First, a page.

I was running a well-used Berthoud Aravis saddle at PBP. In fact, the same saddle already had seen the 2019 PBP and many other rides and brevets. It has little divets where my sitbones go, and it fits my anatomy perfectly.

The Aravis has titanium rails that are supposed to help a bit with shock absorption. I can’t say I notice a huge difference. (See above about absorbing vibrations at their source.) It’s really the super-high quality leather that makes all the difference. In the past, I’ve used another big leather saddle brand, but those saddles were a little hit-or-miss: Sometimes, I’d break in the saddle over 1,000 miles or more, only to find that the leather then sagged and stretched, and the saddle wasn’t comfortable for long. The leather on Berthoud saddles takes much less time to break in, but then it remains comfortable for a very long time. And if the leather top ever does wear out, it’s easy to replace.


Often overlooked is the comfort of the handlebars. Riding long distances at lower power outputs than the pros, we put more weight on our arms and hands—and we hold the bars for much longer than a Tour de France stage. Modern handlebars tend to be short and shallow. Racers ride almost exclusively on the hoods, as that’s the most aerodynamic position on modern bikes. Today’s races and stages are so fast that racers need only that one position—until they sprint for the finish line, when they finally use the drops.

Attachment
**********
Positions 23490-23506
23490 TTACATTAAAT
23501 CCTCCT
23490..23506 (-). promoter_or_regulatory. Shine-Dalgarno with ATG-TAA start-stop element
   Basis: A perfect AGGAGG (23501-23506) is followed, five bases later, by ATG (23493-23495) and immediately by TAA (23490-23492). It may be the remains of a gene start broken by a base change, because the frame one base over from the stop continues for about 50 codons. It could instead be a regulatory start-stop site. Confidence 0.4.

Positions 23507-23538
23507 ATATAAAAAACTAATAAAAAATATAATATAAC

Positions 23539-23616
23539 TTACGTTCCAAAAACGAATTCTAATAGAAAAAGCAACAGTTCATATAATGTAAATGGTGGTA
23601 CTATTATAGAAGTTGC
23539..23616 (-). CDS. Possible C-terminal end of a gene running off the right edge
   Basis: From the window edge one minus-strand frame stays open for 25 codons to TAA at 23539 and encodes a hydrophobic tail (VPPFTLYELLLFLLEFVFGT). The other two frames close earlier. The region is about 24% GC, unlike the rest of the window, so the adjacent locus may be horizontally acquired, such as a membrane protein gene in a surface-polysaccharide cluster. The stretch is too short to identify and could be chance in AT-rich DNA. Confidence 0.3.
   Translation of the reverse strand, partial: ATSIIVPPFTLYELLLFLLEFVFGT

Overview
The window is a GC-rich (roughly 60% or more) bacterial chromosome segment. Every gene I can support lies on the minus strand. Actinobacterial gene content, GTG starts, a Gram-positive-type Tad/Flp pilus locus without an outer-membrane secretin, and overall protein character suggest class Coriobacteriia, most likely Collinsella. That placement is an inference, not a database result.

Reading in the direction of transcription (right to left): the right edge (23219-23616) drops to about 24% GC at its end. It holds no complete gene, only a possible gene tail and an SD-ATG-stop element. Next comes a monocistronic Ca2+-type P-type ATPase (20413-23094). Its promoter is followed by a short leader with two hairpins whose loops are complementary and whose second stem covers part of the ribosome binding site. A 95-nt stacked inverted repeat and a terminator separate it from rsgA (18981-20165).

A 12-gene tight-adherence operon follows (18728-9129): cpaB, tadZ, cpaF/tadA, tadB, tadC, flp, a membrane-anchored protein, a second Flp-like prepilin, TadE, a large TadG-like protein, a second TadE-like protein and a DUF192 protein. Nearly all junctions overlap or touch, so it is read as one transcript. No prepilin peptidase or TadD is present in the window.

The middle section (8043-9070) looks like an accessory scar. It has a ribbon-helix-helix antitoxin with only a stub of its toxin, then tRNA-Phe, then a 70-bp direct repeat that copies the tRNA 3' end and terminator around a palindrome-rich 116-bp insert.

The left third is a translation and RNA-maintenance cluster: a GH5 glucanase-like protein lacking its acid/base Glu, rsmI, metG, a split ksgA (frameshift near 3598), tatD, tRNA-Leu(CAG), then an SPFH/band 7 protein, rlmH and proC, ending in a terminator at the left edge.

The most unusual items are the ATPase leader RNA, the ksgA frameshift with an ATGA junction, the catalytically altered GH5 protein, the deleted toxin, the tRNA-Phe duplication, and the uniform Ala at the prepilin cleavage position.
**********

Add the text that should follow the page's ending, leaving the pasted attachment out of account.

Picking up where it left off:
For long rides and races, riding in the same position all the time will not just hurt my hands and shoulders, but also fatigue my back. Drop bars were originally invented by racers to offer different positions for different power output. Human anatomy hasn’t changed over the last 100 years—the reason modern bars are different is simply that racing has changed a lot. But those changes—higher speeds and races without lulls in the action that you see in old Tour videos—don’t apply to long-distance riding.

The best long-distance handlebars take their inspiration from the past, when races were much longer and speeds were more variable. That’s also when handlebars were long (reach) and deep (drop), to provide room to roam, so riders could assume different positions for different speeds. In Paris-Brest-Paris, I may find myself hammering into a headwind while I’m feeling good, but then I’ll go through a lull a few hours later, and need to sit up while I soft-pedal for a while.

You may have noticed that the bars of my PBP bike have an upsweep. This shape is traditionally called ‘Randonneur’—even though it actually originated with Tour de France racers in the days when roads were rough and stages were long. There’s a reason for the upsweep: Look at your hands as you curl them around a handlebar—you’ll notice that your palms are not flat, but form a cup.